But that is exactly the way it isn’t. Here are three other Bible verses that drive home the same wonderful truth: “You will tread our sins underfoot and hurl all our iniquities into the depths of the sea” (Micah 7). “I will forgive their wickedness and will remember their sins no more” (Jeremiah 31). And: “If we confess our sins, he is faithful and just and will forgive us our sins…” (1 John 1).
Don’t – please– spend too long analysing those verses. No! Just rejoice in them, grab hold of them with both hands, and run with them.
You need to read back a few verses. Does this make any difference?… Paul and Silas have been “stripped” and “beaten”, they have been “severely flogged” and “thrown into prison”, they are in “the inner cell” (sounds nastily like a dungeon), and their feet are “fastened in the stocks”. Ah!
Luke, the writer of Acts, doesn’t spell out any more details. But I’m sure he could have mentioned the gloomy darkness, the cold, the damp, the smells (I doubt if there were en suite washing facilities and other hygienic provisions), probably spiders, not to mention rats and mice. And just the sheer pain and discomfort. Not nice.
And yet they are singing and praising God. An obvious question arises: Would you – would I – have been doing the same? I can only say, speaking for myself, that I have my doubts.
The message is easy to understand even if hard to put into practice: faith in Christ should enable us to be cheerful and positive even in the hardest of circumstances. I’m sure that Paul and Silas will have consoled themselves with the thought that God’s hand was somehow in this turn of events (God does indeed “move in mysterious ways his wonders to perform”) and that good would ultimately come of it.
If you read on you find that that was exactly what happened. An earthquake strikes and everyone is in fear of their lives. The jailer, probably a semi-retired Roman centurion, hard-bitten and used to squalor and violence, is converted to Christ. An impromptu baptismal service takes place in the early hours of the morning. True, Paul and Silas feel it prudent to move on from Philippi – but never mind, they leave behind them an embryonic church (Paul wrote them a letter some time later – have you recently read his beautiful little Letter to the Philippians?).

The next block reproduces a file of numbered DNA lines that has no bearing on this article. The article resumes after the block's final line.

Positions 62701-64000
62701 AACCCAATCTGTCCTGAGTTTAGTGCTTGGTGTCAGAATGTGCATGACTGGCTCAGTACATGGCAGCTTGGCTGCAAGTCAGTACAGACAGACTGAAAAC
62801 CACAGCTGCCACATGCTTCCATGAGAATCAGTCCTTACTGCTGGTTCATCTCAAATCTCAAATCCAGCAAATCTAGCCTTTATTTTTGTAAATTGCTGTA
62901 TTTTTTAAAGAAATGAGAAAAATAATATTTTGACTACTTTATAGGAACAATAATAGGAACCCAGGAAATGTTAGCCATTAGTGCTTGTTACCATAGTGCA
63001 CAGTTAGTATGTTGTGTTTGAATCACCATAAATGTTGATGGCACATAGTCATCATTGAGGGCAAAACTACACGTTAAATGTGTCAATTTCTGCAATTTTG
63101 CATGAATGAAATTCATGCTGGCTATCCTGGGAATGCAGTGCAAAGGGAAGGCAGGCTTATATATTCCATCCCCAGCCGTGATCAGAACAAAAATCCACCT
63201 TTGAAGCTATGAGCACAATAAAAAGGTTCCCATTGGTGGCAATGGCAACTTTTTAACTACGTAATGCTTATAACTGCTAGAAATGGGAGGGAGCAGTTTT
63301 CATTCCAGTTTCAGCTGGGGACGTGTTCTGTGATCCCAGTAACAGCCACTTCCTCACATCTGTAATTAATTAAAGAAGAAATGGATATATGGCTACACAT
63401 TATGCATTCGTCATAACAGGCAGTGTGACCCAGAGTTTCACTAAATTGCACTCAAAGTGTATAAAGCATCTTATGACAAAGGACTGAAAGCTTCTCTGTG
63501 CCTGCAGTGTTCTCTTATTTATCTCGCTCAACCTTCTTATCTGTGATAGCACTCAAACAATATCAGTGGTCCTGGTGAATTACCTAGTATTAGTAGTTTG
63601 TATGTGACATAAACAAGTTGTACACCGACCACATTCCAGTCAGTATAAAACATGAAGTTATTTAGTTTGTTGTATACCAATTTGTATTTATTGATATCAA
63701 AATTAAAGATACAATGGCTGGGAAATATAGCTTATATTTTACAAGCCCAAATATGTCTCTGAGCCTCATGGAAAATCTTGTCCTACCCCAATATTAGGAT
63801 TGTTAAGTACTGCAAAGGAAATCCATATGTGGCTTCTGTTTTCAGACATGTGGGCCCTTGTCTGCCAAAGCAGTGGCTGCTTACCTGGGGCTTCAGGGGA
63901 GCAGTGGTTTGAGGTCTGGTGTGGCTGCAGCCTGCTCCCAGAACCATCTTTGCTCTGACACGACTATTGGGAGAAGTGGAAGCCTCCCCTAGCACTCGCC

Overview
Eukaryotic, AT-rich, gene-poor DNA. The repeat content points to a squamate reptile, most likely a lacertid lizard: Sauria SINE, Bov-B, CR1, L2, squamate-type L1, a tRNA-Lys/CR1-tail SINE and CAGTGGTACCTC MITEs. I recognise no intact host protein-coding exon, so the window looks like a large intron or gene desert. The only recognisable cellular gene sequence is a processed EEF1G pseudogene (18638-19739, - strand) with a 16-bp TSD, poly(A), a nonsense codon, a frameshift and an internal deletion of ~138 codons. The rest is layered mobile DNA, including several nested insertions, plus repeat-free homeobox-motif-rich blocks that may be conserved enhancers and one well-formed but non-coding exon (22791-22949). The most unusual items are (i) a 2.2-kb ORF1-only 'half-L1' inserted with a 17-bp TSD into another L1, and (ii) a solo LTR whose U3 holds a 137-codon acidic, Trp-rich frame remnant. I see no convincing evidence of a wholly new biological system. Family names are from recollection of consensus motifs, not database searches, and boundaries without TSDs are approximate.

There’s a detail I’m really glad Luke gives us: he goes out of his way to say that while Paul and Silas were having their prayer and praise session the other prisoners “were listening to them”. Can you picture that? I wonder what they thought? – “What’s that noise? Is somebody singing? Surely not!” Had such a sound ever been heard before in that horrible place? Cries of pain, yes. Shouts of rage, fury, frustration, perhaps. Sobs of despair, I suspect. But hymn-singing? Praying? This must surely have affected them. (Perhaps it explains why, when the doors flew open, none of the prisoners attempted to escape – they sensed that something very wonderful was taking place.)
What can I say? Just this, perhaps. May God help us to maintain our faith and positive spirits in all the circumstances that come our way. And may he also hear our prayers as we remember that even today there are many of God’s people in similarly horrible situations all around the world.
In other words, when we set about trying to restore the sinner, we don’t do so from a height of supposed superiority. Oh no, we do so as sinners ourselves, aware that next time it could be us in need of this treatment. “If you think you are standing firm, be careful that you don’t fall!” (1 Corinthians 10:12).